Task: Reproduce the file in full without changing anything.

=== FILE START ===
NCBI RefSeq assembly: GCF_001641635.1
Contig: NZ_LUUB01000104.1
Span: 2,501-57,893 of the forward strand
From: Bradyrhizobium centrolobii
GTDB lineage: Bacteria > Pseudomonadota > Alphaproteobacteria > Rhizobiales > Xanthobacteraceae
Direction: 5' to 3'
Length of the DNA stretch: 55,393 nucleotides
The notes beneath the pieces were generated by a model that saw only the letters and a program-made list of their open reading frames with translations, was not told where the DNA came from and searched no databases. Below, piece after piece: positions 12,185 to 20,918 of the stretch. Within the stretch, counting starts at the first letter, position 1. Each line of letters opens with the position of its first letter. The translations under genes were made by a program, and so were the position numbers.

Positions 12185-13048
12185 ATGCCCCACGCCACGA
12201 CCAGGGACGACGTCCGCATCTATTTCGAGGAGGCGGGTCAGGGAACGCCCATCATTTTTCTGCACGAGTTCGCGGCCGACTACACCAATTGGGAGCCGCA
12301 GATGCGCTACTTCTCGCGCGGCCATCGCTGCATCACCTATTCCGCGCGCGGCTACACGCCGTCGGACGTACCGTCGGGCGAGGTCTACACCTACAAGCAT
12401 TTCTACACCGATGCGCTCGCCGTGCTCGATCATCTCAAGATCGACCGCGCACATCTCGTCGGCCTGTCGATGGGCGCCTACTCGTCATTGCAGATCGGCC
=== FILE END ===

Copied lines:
NCBI RefSeq assembly: GCF_001641635.1
Contig: NZ_LUUB01000104.1
Span: 2,501-57,893 of the forward strand
From: Bradyrhizobium centrolobii
GTDB lineage: Bacteria > Pseudomonadota > Alphaproteobacteria > Rhizobiales > Xanthobacteraceae
Direction: 5' to 3'
Length of the DNA stretch: 55,393 nucleotides
The notes beneath the pieces were generated by a model that saw only the letters and a program-made list of their open reading frames with translations, was not told where the DNA came from and searched no databases. Below, piece after piece: positions 12,185 to 20,918 of the stretch. Within the stretch, counting starts at the first letter, position 1. Each line of letters opens with the position of its first letter. The translations under genes were made by a program, and so were the position numbers.

Positions 12185-13048
12185 ATGCCCCACGCCACGA
12201 CCAGGGACGACGTCCGCATCTATTTCGAGGAGGCGGGTCAGGGAACGCCCATCATTTTTCTGCACGAGTTCGCGGCCGACTACACCAATTGGGAGCCGCA
12301 GATGCGCTACTTCTCGCGCGGCCATCGCTGCATCACCTATTCCGCGCGCGGCTACACGCCGTCGGACGTACCGTCGGGCGAGGTCTACACCTACAAGCAT
12401 TTCTACACCGATGCGCTCGCCGTGCTCGATCATCTCAAGATCGACCGCGCACATCTCGTCGGCCTGTCGATGGGCGCCTACTCGTCATTGCAGATCGGCC